Restoration of wild-type conformation and activity of a temperature-sensitive mutant of p53 (p53(V272M)) by the cytoprotective aminothiol WR1065 in the esophageal cancer cell line TE-1.
ABSTRACT The aminothiol WR1065, the active metabolite of the cytoprotector amifostine, exerts its antimutagenic effects through free-radical scavenging and other unknown mechanisms. In an earlier report, we showed that WR1065 activates wild-type p53 in MCF-7 cells, leading to p53-dependent arrest in the G(1) phase of the cell cycle. To determine whether WR1065 activates p53 by modulating protein conformation, we analyzed its effects on p53 conformation and activity in the esophageal cancer cell line TE-1. This cell line contains a mutation in codon 272 of p53 (p53(V272M), with methionine instead of a valine), conferring temperature-sensitive properties to the p53 protein. At the nonpermissive temperature (37 degrees C), p53(V272M) adopts the mutant p53 conformation (nonreactive with the antibody PAb1620), does not bind specifically to DNA, and is not activated in response to DNA-damaging treatment. However, treatment with 0.5-4 mM WR1065 partially restored wild-type conformation at 37 degrees C, stimulated DNA binding activity, and increased the expression of p53 target genes WAF-1, GADD45, and MDM2, leading to cell-cycle arrest in G(1). These results suggest that WR1065 activates p53 through a mechanism distinct from DNA-damage signaling, which involves modulation of p53 protein conformation.
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ABSTRACT: Carcinogenesis is a multistage process, involving oncogene activation and tumor suppressor gene inactivation as well as complex interactions between tumor and host tissues, leading ultimately to an aggressive metastatic phenotype. Among many genetic lesions, mutational inactivation of p53 tumor suppressor, the "guardian of the genome," is the most frequent event found in 50% of human cancers. p53 plays a critical role in tumor suppression mainly by inducing growth arrest, apoptosis, and senescence, as well as by blocking angiogenesis. In addition, p53 generally confers the cancer cell sensitivity to chemoradiation. Thus, p53 becomes the most appealing target for mechanism-driven anti- cancer drug discovery. This review will focus on the approaches currently undertaken to target p53 and its regulators with an overall goal either to activate p53 in cancer cells for killing or to inactivate p53 temporarily in normal cells for chemoradiation protection. The compounds that activate wild type (wt) p53 would have an application for the treat- ment of wt p53-containing human cancer. Likewise, the compounds that change p53 conformation from mutant to wt p53 (p53 reactivation) or that kill the cancer cells with mutant p53 using a synthetic lethal mechanism can be used to selectively treat human cancer harboring a mutant p53. The inhibitors of wt p53 can be used on a temporary basis to reduce the normal cell toxicity derived from p53 activation. Thus, successful development of these three classes of p53 modulators, to be used alone or in combination with chemoradiation, will revolutionize current anticancer thera- pies and benefit cancer patients.Translational oncology 02/2010; 3(1). DOI:10.1593/tlo.09250 · 3.40 Impact Factor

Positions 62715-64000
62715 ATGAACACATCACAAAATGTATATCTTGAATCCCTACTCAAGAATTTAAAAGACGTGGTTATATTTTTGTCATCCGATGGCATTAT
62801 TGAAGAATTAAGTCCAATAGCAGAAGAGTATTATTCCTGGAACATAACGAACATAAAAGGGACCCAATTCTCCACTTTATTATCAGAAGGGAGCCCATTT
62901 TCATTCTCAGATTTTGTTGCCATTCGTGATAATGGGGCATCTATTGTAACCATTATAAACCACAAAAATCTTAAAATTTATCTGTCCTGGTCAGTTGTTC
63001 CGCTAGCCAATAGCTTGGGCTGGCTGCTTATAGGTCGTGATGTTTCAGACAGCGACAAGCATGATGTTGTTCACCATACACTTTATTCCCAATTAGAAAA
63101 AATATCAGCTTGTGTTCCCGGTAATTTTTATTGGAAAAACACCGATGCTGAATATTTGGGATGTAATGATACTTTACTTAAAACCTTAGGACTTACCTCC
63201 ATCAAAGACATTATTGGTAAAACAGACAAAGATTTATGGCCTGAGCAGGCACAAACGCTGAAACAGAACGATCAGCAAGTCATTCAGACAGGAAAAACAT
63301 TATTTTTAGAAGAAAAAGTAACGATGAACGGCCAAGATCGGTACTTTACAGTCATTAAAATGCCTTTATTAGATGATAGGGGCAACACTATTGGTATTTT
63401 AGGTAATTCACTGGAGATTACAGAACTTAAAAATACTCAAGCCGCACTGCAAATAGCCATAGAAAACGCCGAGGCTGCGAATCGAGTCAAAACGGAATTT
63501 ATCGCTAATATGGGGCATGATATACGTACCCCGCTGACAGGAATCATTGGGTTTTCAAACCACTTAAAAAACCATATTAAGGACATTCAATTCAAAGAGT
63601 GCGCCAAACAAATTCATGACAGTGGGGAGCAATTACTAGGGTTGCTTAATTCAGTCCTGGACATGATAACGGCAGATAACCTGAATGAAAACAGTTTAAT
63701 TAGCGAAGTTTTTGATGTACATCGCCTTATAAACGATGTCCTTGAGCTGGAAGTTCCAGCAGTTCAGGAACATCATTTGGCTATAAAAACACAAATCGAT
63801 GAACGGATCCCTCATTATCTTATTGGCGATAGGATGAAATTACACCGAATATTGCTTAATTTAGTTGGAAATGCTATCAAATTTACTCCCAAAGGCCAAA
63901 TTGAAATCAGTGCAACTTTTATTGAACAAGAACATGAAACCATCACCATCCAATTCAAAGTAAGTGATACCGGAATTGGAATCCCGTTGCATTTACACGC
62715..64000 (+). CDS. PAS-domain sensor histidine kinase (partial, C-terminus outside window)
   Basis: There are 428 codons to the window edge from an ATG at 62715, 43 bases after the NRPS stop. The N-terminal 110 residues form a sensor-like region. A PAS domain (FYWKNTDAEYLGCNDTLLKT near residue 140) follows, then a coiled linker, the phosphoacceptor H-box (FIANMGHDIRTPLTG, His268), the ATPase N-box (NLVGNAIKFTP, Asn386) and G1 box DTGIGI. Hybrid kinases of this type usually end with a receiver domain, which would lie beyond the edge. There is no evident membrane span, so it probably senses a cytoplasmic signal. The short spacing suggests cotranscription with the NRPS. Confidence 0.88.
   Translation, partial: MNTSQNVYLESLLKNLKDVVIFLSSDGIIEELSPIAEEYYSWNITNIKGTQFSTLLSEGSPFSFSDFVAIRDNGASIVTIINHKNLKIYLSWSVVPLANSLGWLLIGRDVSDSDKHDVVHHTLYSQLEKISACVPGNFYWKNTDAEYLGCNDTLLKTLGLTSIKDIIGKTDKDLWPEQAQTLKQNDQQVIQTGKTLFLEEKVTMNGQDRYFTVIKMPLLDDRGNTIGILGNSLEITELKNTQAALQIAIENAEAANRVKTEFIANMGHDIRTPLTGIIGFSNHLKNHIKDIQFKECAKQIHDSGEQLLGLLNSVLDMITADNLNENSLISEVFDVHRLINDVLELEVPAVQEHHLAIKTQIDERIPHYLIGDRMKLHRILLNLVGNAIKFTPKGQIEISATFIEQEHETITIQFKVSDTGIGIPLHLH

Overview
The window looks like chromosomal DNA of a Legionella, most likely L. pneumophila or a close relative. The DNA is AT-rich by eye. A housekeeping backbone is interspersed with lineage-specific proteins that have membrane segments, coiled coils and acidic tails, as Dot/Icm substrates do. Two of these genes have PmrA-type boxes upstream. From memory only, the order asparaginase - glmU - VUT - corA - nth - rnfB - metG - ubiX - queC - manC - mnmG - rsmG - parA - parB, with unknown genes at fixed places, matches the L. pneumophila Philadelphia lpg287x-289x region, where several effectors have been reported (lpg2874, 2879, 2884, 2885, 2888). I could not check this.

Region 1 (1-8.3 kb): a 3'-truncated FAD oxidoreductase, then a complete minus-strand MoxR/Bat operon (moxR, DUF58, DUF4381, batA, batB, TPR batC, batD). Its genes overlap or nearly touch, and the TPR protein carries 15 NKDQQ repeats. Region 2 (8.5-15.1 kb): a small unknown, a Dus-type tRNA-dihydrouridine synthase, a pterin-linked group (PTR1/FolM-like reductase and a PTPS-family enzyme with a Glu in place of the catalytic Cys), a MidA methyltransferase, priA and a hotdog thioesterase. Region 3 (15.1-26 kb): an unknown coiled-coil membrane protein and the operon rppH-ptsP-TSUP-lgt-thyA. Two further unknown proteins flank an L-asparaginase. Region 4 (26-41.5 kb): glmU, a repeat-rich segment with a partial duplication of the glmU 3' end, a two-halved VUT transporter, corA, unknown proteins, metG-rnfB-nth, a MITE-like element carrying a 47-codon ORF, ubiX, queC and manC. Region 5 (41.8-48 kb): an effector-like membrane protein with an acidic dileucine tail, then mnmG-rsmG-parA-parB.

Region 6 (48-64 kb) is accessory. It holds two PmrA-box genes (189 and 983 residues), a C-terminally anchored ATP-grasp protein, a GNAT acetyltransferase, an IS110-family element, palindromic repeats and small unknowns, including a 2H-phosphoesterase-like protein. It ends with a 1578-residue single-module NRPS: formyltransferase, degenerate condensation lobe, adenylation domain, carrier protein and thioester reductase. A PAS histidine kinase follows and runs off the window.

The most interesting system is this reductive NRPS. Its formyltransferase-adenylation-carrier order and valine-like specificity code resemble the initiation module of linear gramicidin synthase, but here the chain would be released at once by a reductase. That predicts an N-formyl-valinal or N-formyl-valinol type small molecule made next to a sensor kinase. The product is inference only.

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ABSTRACT: p53 is one of the most important tumor suppressor genes that is frequently mutated in human cancers. Generally, p53 functions as a transcription factor that is stabilized and activated by various genotoxic and cellular stress signals, such as DNA damage, hypoxia, oncogene activation and nutrient deprivation, consequently leading to cell cycle arrest, apoptosis, senescence and metabolic adaptation. p53 not only becomes functionally deficient in most cancers, but not infrequently mutant p53 also acquires dominant negative activity and oncogenic properties. p53 has remained an attractive target for cancer therapy. Strategies targeting p53 have been developed including gene therapy to restore p53 function, inhibition of p53-MDM2 interaction, restoration of mutant p53 to wild-type p53, targeting p53 family proteins, eliminating mutant p53, as well as p53-based vaccines. Some of these p53-targeted therapies have entered clinical trials. We discuss the therapeutic potential of p53, with particular focus on the therapeutic strategies to rescue p53 inactivation in human cancers. In addition, we discuss the challenges of p53-targeted therapy and new opportunities for the future.Current drug targets 01/2014; DOI:10.2174/1389450114666140106101412 · 3.60 Impact Factor
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ABSTRACT: Oral cancer is one of the most commonly found cancers in many South-Asian underdeveloped countries, especially among men in comparison to women. When considering the mortality rate among all types of existing cancers, in India oral cancer is the primary reason for death in men. Some of the major reasons contributing to the high mortality rate are late diagnosis, lack of treatment options and high prevalence of tobacco consumption. Oral cancer is often diagnosed at a stage when cancer cells have already become aggressive and become resistant to standard therapeutic options. Progression, apoptosis, angiogenesis, metastasis and invasion behold great capability to treat and detect cancer at the molecular level. Dysregulation of apoptosis is one of the most common molecular events known to be associated with the development of oral cancer. In this review, we discuss key apoptotic markers which can be used as prognostic and/or therapeutic targets in oral cancer.Molecular Diagnosis & Therapy 05/2014; 18(5). DOI:10.1007/s40291-014-0104-5 · 2.59 Impact Factor